Many people wonder if you can pressure can food in the Instant Pot. Knowing the common pressure canning mistakes to avoid will ensure you’re practicing healthy canning methods so you and your family stay safe.
We all love our electric pressure cookers. They’re convenient, fast, and we’re pretty comfortable using them. But are they safe for pressure-canning foods?
Are Pressure Cookers Safe for Canning Foods?
In my course, The Abundant Pantry: Canning, where I teach you how to make healthy and SAFE home-canned foods, one of the questions I get asked most frequently is whether or not it’s safe to pressure can foods in the Instant Pot (or another pressure cooker).
How Pressure Canning Works
Pressure canning is a type of canning that you use for low-acid foods. When you have a food that’s higher on the pH scale (meaning less-acidic) than a 4.6, it is possible that bacteria can survive in it. This is why we have to sterilize the food inside the jar, known as processing, in order to make it safe and shelf-stable.
I want you to always remember that I firmly believe that home-canned food is safe, as long as it’s safely canned.
In order to reliably kill off any bacteria (including botulism) that could be in your jar, you have to bring the contents of the jar all the way up to 240-250 degrees F.
The only way to do this in a home setting is to do it under pressure. This is where the pressure canner comes in. Adding pressure and pressurizing the chamber of the pressure canner allows the temperature to come all the way up to that safe canning range.
This is something you just can’t do with a pot of boiling water.
Why Electric Pressure Cookers Are NOT Safe For Canning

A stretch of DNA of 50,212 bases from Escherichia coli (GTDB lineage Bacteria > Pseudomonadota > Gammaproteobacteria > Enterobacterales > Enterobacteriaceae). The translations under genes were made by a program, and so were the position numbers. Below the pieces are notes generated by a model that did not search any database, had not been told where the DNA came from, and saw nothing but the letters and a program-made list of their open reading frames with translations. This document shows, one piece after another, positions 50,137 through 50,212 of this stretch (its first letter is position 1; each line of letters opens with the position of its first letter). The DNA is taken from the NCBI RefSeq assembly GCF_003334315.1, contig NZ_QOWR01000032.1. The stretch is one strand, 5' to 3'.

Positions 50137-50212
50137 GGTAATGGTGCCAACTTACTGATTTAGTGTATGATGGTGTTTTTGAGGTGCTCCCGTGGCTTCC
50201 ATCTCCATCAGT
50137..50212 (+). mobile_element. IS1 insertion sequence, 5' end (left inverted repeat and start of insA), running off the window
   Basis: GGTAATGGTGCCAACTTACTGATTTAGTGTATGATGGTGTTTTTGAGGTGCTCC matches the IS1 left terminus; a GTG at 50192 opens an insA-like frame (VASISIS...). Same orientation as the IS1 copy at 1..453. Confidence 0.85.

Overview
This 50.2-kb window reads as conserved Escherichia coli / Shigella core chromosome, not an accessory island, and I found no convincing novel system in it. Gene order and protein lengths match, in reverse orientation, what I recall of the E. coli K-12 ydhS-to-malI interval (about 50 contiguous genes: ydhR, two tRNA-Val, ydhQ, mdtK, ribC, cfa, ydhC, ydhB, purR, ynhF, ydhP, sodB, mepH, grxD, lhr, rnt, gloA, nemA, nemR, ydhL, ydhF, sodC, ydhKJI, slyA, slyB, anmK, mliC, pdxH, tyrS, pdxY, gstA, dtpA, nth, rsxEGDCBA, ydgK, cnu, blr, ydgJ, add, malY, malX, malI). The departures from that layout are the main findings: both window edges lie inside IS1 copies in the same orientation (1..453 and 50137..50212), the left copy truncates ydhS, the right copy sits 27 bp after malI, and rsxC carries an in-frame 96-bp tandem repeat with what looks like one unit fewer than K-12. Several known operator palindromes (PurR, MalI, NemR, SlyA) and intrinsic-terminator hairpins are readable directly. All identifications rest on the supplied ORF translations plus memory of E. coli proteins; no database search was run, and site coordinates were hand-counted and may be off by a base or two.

The problem with electric pressure cookers is that you have no way of knowing what pressure you’re actually cooking at. That means you don’t actually know what temperature your jars are actually coming to.
Even if it has a digital readout that tells you what the pressure is, there’s no real way to test it for accuracy.
How to Pressure Can Safely
When you’re working with a pressure canner, you have two different ways to test your pressure. You’ll either have a dial gauge or a weighted jiggler.
If you have a dial gauge, you’ll want to be sure to take it into the county extension office every single year, and before the first time you use it to be sure it’s reading the pressure correctly.
If you have a weighted gauge, they work with simple physics principles, so these are always correct.
The problem with the pressure cooker is there is no way to test the accuracy of the pressure your food is cooking at.
Please don’t take your family’s safety or health lightly when it comes to the safety of preserving your food.
Bottom line, don’t can in an electric pressure cooker!
Pressure Canning Resources
- The Abundant Pantry: Canning – check out my class all about how to can healthy and SAFE food for your family.
- Meals On Your Shelf – learn how to can your own homemade meals for FREE with this 4-part series.
More Canning Recipes & Tutorials:
- Preservation 101: Introduction to Canning
- How to Get Ready for Canning Season
- How to Water Bath Can
- Pressure Canning Mistakes – Avoid These 5 Common Mistakes
- Canning Mistakes to Avoid When Water Bath & Pressure Canning
- Where To Find Canning Supplies When There’s a Shortage
- How Long is Canned Food Good For?
- Can I Reuse Canning Lids?
- Step By Step Tutorial For Canning Meat (Raw Pack Method)
- How to Can Beef Stew for Easy Convenience Meals
- Canning Bone Broth or Stock (Chicken, Beef, or Vegetable)
- How to Pressure Can Black Beans
- Easy White Bean Chicken Chili – Pressure Canning Recipe